If like Mr Rabeder, we find that "we are slaves of what we want", then perhaps it would be appropriate to ask - "what is it that you really want and is it ultimately satisfying to your soul?"

Wednesday, February 10, 2010

Quote of the Week

"Satan takes no vacations. The moment we are content in this fallen world, the dangers return - not least the danger of over-contentment. Without being contentious, prepare for conflict; without being combative, equip yourself for the 'good fight' (2 Tim 4:7). It will last at least as long as you live."

D.A. Carson, For the Love of God Vol II, p.30

Saturday, February 06, 2010

Integrity - Does It Matter Without God?

I recently read an interesting interview with Michael Jensen, a Harvard Business School professor who has written on the topic of integrity. In the interview, I liked how Jensen defined integrity, not simply as a set of values but as wholeness.

"An individual is whole and complete, when their word is whole and complete, and their word is whole and complete when they honor their word."

Jensen also speaks highly of the importance of integrity, especially for optimal performance or effective "workability". In other words, without integrity, nothing works.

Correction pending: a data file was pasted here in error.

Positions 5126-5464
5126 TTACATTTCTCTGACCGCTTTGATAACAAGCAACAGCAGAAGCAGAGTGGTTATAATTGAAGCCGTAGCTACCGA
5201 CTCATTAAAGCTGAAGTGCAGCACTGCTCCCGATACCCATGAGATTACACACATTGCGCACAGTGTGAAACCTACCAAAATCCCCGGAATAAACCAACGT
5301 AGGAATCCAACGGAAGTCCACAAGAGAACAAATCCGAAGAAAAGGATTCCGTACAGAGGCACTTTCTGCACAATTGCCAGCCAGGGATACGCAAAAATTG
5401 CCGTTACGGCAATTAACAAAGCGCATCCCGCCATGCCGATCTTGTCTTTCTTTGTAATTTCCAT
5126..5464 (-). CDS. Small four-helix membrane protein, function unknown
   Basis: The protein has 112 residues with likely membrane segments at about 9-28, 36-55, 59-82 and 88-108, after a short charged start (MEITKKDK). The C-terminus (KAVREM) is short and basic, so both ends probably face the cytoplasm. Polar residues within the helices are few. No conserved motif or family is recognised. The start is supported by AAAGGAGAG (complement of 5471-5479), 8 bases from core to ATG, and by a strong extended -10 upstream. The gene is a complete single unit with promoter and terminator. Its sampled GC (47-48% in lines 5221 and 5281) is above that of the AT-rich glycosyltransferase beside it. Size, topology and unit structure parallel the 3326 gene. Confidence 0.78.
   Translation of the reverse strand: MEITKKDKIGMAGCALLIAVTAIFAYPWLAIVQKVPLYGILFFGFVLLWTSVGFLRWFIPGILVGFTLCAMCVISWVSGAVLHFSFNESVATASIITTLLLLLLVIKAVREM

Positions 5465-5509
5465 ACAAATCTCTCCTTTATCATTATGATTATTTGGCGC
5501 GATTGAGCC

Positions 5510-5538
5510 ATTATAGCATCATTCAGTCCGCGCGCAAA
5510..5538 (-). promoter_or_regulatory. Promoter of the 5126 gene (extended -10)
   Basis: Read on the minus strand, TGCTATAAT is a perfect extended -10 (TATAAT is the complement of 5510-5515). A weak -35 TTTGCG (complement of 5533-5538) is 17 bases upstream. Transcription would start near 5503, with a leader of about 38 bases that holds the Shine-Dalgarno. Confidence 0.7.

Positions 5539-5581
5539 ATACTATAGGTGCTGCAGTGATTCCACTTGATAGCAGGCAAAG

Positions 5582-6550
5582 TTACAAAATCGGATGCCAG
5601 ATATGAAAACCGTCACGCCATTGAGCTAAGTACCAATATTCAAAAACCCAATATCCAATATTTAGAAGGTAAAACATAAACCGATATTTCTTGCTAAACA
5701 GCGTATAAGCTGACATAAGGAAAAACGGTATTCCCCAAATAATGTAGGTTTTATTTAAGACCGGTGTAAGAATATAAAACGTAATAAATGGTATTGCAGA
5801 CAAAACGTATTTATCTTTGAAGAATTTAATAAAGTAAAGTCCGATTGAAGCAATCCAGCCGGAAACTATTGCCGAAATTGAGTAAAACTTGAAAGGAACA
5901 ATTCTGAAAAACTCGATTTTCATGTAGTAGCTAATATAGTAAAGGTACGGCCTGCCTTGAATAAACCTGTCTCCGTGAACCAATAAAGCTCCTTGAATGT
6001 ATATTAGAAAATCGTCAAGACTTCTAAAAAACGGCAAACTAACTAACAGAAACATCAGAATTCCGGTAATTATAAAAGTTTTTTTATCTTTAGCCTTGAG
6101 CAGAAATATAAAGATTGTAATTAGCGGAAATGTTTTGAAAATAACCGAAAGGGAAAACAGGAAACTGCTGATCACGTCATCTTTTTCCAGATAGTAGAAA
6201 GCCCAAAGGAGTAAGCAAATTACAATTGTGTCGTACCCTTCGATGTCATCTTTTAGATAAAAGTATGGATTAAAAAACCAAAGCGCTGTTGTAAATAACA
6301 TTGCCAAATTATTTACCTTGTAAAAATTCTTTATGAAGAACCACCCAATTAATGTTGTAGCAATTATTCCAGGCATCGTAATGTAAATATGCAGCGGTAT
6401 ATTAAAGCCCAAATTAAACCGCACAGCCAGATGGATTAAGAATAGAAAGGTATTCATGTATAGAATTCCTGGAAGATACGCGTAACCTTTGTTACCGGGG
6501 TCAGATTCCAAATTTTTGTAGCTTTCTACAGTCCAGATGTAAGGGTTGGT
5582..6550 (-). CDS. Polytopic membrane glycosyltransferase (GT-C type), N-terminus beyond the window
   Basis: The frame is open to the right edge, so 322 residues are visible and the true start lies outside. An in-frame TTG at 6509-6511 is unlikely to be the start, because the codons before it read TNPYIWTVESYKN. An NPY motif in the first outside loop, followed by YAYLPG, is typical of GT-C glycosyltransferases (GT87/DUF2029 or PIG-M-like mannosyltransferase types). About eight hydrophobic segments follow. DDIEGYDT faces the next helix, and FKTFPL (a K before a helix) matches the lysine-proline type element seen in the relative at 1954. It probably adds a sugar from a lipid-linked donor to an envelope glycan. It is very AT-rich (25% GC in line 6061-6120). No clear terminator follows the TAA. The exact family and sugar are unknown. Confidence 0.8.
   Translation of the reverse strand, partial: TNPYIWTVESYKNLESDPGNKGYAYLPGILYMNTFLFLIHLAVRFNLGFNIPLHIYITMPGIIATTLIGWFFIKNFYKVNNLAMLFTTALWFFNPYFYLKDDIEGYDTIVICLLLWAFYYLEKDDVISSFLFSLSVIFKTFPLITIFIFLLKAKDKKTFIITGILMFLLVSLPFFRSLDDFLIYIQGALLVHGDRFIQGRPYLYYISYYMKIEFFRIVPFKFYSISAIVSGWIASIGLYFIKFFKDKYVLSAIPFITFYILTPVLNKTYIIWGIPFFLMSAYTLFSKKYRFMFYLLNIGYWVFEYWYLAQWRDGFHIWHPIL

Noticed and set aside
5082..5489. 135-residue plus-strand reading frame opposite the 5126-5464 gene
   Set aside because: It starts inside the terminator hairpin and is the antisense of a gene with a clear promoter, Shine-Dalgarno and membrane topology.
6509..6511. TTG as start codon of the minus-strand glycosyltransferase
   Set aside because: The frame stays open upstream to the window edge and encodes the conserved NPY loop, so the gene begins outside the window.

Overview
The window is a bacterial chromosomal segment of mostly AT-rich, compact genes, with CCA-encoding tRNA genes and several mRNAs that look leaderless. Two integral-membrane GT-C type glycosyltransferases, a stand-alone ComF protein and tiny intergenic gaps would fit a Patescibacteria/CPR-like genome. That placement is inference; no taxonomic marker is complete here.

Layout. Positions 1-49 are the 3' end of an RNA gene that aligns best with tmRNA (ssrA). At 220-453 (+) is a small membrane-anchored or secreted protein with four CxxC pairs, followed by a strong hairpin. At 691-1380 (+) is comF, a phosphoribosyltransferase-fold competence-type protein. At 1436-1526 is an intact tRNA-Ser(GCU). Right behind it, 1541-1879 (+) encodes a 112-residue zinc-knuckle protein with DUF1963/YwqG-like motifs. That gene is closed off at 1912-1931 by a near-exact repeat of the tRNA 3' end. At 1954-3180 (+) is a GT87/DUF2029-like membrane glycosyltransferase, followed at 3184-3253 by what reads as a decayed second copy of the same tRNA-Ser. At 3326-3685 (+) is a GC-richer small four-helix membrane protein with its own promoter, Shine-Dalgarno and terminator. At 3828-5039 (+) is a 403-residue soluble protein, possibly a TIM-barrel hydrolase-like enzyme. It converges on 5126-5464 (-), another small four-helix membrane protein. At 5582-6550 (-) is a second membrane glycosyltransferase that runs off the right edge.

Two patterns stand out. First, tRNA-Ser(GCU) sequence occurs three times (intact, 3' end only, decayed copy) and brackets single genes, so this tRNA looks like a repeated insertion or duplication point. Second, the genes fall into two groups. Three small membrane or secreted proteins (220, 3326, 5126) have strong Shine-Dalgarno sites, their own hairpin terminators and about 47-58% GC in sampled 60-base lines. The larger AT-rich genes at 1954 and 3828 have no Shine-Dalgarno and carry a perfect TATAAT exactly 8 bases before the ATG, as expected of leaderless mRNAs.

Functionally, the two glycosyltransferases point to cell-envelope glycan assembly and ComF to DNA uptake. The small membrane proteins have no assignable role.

"Integrity is important to individual, groups, organizations and society because it creates 'workability'. Without integrity, the workability of any... person, group or organization declines; and as workability declines, the opportunity for performance declines. Therefore, integrity is a necessary condition for maximum performance"

All good stuff - if there's anything I applaud, it's promoting the high value of integrity in the workplace. Every great organization is built on integrity and Michael Jensen is right - integrity is essential for optimal performance. That's because integrity fosters trust.... and trust is the basis for great collaboration, creativity and teamwork.

However, I think Jensen whiffs on a critical point when he sharply delineates between integrity, morality and ethics.

"Integrity is a purely positive proposition. It has nothing to do with good vs bad. Morality and ethics, on the other hand... deal with matters of good or bad, right vs wrong."